Sing, dance, travel: How a group of Kerala senior citizens are chasing their dreams

For 60-year-old Lathika Divakaran, it was a long-time wish to obtain a Class 10 pass certificate. She achieved it a year ago with the help of her friends in a senior citizens forum called Synergy based in Kerala’s Kottayam. Lathika, probably the first woman mason in Kerala, is now working on her next mission – completing Class 12.

80-year-old Sisiliamma Sebastian has published two novels, again with the help of Synergy, and she can still hardly believe she has achieved her dream.

“Here we grow together without the age barrier and do everything that we love to do with the support, encouragement and compassion of the group,” says 69-year-old Molly Thomas, a retired government employee and an active member of the group.

Their experiences prove that Synergy is not just a recreational forum but a group for likeminded people to grow irrespective of their age.

Molly believes that living happily, healthily and peacefully at any age is better than getting younger.

Synergy’s chief executive Colonel Mathew Murikken explains how the organisation is like a family for him.

“I was in north India throughout my service period. When my wife and I returned to Kerala after my retirement, we felt so lonely. But once we became a part of Synergy, we got a good circle of friends,” he says.

Beginnings

Five years ago, former National Service Scheme Program Coordinator C Thomas Abraham conducted a Theme Centred Interaction (TCI, a concept aimed at social learning and self-development) workshop in MG University. The theme was ‘Ageing gracefully, living meaningfully’. Influenced by the workshop, one of the attendees, MC Joseph Mukkadan, and a few others gathered later at Thomas Abraham’s house.

Slowly their numbers increased and Synergy was formed, based on the TCI concept, in Kottayam’s Kumaranelloor. Since then, they gather the second Tuesday of every month to share their thoughts, dreams, goals, to laugh, dance, sing and do whatever they love to do.

The group now has 60 members. “Here we concentrate on personality development by achieving what we wish for. We are likeminded people, with similar views about life. We all come from different socio-economic backgrounds, but we are all equal here. We help each other grow and live gracefully. Religion, political differences, economic status, none of them are barriers between us,” MC Joseph tells TNM.

Small dreams

Anybody can express even their smallest dream in the Synergy gatherings and get support to achieve it. Whether it is to sing, dance, act or write.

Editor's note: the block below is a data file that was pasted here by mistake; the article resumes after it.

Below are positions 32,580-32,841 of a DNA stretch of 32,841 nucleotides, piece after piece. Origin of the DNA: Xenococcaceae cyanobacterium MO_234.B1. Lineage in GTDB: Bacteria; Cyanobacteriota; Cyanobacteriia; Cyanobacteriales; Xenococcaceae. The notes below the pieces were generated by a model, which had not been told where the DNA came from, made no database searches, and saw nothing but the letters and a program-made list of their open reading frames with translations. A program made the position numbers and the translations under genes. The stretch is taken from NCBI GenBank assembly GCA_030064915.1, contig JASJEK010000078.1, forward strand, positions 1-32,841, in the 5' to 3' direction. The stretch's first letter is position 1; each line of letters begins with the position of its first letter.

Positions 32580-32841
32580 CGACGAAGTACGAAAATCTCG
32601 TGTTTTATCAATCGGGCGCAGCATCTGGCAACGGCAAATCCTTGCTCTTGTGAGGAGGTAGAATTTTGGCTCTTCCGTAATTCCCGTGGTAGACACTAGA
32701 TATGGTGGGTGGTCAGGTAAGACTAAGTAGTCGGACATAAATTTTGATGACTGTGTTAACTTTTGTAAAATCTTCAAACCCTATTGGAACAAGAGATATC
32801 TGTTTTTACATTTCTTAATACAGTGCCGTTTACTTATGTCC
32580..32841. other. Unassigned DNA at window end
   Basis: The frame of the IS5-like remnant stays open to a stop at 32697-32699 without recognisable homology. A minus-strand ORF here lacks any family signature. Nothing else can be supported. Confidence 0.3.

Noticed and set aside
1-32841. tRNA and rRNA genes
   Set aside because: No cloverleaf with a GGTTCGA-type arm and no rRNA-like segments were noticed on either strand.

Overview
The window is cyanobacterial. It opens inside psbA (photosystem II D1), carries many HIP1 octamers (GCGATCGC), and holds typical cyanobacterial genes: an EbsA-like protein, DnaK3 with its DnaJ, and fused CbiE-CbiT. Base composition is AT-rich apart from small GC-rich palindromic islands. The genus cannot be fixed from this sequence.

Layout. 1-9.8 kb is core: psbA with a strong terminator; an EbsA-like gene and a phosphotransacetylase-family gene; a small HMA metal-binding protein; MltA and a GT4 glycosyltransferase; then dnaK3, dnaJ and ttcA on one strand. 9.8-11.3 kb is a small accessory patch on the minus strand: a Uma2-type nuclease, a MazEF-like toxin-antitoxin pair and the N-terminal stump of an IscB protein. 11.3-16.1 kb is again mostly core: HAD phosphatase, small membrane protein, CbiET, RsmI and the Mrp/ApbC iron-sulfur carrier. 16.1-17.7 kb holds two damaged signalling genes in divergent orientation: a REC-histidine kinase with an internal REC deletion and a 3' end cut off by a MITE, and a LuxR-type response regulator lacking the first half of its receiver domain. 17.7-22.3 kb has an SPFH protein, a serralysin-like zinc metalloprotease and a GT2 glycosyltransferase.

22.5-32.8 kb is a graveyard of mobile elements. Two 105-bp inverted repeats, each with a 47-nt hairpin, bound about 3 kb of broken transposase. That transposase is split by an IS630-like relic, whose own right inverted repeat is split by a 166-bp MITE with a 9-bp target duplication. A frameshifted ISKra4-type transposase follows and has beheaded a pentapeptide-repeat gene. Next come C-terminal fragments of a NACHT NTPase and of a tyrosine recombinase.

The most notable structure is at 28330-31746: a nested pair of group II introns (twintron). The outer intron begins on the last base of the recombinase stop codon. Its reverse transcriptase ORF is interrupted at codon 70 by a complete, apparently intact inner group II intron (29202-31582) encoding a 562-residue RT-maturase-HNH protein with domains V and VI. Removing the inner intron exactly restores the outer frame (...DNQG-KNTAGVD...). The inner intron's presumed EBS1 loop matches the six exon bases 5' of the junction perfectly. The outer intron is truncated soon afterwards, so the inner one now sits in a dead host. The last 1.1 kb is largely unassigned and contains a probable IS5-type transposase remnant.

Many in the group had a hidden passion to dance. Earlier they didn’t get a chance to perform or even learn. They never thought of dancing after retirement, but the wish remained deep inside and Synergy made it possible.

“Now we have a troupe of 20 members, we conduct dance classes twice a week. Almost all of them participate regularly. They even performed on stage for our anniversary,” says Ramesh Babu, the troupe’s organiser.

Synergy also has a ‘Pattu koottam’ (song group) where those interested can sing.

Reading forum is another section that the members love. “In the forum, members can discuss the books they read. Or discuss anything related to books and authors. We also have a circulation library so we get to read more books,” MC Joseph says.

Synergy publishes a magazine regularly in which members can publish their write-ups, whether it’s a poem, story, novel, essay or any thoughts.

A number of books have been published by Synergy. Nagarathile Kutti, Dyana Vazhiyile Mozhimuthukal, Anpatham Pirannal, Bhoomiyile Swargam and Thalakettatha Jeevitham are a few among them.

Travelling is another activity that Synergy members have been doing, never letting their age or other barriers stop them.

“Our recent trip was on last Thursday to Dhanushkodi. 80-year-old Amminiamma was the oldest who joined the trip. It was her wish to visit the Rameswaram temple. Although she has a few health issues, we were there to support and care for her. We have gone on a number of trips across India,” Molly says.

If it is not financially feasible for someone to go on a trip, others help them.

Every Synergy session is a celebration for the members, usually consisting of a TCI workshop, some games, leisure time, discussions and debate.

Synergy’s most recent venture is an academy that will train unprivileged children and help them with their education.

These senior citizens do not want to spend their old age inside their homes, holding back all their dreams. They want to fly and chase their dreams